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The Outlaw Travis James
by on July 27, 2021
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This blog was inspired by a question I received from Camo Cowboy on Action Shooting Network.  “Question for you? Is there info on the types of stages? I am wanting to practice and being new my only set back is learning the stages and how to shoot them. Working on transitions like you show and smoothness. Practicing in garage with fake stands and tables set up.”

https://actionshootingnetwork.com/TheOTJ/?comment-id=277

 

Where Do I Start?

How to Improve the Most When You First Start in CAS

My advice to new(er) shooters who would like to improve is there are two areas of focus where the improvements are the most dramatic. These are transitions and shotgun.

Think of it this way: "What is the best way to eat an elephant? One bite at a time." Our metaphorical elephant in this blog post is a consistently smooth stage run.  But that requires a lot of little steps to be executed properly for it to happen. We must first break down the stage into its components and learn how to execute those before putting the whole stage together for the desired pachyderm feast.

We want to see marked improvement when we first start, so our focus should be on areas that will facilitate this.  If there is not ample improvement early on, most will get frustrated and give up practicing.  And no one ever gets better by calling it quits. 

 

Transitions

If you watch any shooter, the most time spent on a stage is in transitions between guns and shooting positions.  This is because multiple transitions are being executed in a stage being that our sport is a 4-gun discipline.  Practicing this is the same as learning any other fine motor skill.  We must break every transition down into its components and practice each one slowly to get the proper technique committed to muscle memory.  Once each movement is perfected we can put together the smooth stages we all strive for.  Matt Black, Missouri Lefty, and Dead Eye Dillard did not become the fastest Cowboy shooters in the world by practicing entire stage runs over and over.  They did so by focusing on small areas that needed the most improvement.  Transitions.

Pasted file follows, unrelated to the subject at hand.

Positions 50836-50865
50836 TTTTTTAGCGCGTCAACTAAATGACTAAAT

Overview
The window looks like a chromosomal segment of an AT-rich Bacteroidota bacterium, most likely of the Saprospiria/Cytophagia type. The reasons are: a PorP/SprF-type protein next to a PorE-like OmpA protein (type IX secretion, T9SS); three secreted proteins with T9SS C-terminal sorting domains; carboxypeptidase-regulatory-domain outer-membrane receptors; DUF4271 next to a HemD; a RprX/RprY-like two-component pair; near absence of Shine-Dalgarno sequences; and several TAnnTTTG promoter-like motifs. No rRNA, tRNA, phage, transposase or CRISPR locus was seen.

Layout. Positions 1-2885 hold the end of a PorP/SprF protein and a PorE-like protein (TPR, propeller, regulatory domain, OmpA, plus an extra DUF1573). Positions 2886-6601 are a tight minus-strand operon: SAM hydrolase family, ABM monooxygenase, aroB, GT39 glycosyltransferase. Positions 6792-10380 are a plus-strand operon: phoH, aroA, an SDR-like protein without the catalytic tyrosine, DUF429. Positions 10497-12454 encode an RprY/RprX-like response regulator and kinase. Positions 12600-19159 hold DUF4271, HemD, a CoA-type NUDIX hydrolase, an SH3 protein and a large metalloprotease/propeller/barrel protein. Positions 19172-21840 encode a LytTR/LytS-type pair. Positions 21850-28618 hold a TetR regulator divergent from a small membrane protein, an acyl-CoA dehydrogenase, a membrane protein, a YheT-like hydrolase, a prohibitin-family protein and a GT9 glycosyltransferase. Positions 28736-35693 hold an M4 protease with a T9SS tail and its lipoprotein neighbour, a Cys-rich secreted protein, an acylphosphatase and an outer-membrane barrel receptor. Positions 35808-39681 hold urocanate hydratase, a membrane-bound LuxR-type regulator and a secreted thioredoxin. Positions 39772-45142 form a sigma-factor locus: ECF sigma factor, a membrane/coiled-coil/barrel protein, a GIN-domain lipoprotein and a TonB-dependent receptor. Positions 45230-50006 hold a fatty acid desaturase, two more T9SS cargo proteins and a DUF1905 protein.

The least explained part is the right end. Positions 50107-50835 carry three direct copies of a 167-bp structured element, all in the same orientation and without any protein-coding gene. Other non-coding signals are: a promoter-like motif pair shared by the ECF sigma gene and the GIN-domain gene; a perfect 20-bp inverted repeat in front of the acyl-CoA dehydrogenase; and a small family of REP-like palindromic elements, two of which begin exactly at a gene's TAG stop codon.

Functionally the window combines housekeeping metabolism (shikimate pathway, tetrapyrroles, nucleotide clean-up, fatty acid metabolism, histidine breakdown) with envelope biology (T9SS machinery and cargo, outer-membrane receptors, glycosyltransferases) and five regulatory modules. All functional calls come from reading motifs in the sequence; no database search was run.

I define a transition as any movement not included in operating the guns (i.e., cocking hammers, levering rifles, pulling triggers, etc.).  These include drawing & holstering pistols, engaging shotgun targets from multiple shooting positions, loading the shotgun, putting down & picking up guns, manipulating props, etc.  If we look at all these movements as transitions, we are more than likely going to give them their warranted attention and correctly execute them.

How do we practice this? 

The answer is dry fire practice.  Live fire has its merits.  But we would be better served and save hard-to-find components by dry firing and getting these movements more fluid and comfortable.  Then, we can use those primers more efficiently in live fire.

I use a few techniques, but they are all based on one-shot drills.  The reason being, the first shot of each string will most likely (barring any faux pas) take the most time to find our sights, break the shot, and hit the target.  For this reason, practicing this technique will net the most improvements in our stage times.  Also, take into consideration our available time.  Most of us do not have unlimited hours to commit to practice.  If we practice entire sweeps and stages, this takes much more time for each rep, and we get fewer reps of the first shot (the area where we can improve the most).  This slows down our measurable improvements during a match. 

What is a one-shot drill?

A one-shot drill is where we place a single shot on a target.  Reset.  Then repeat.  For instance, we have a post-it note hanging on our wall representing a target.  We put our pistol rig on and practice by drawing the pistol, finding our sight picture, and breaking the shot.  Do this 5 times for each pistol.  Then, do it again with the other pistol.  Once we feel comfortable, draw one pistol, find our sights, break the shot, holster; and repeat with the other pistol with no break between them.   Reset.  Repeat. Do this drill 5 times and then repeat starting with the opposite pistol.  Do we see a pattern emerging?

We want to be versatile.  We don’t want to ALWAYS put our rifle down with our weak hand, or ALWAYS draw our strong side pistol first.  When we see stages at a match, they may be better executed by putting down our rifle with the strong hand and drawing our weak side pistol first.  For this reason, we want to practice as many ways to transition as we can.  And if we’re uncomfortable transitioning one way over another, practice that more.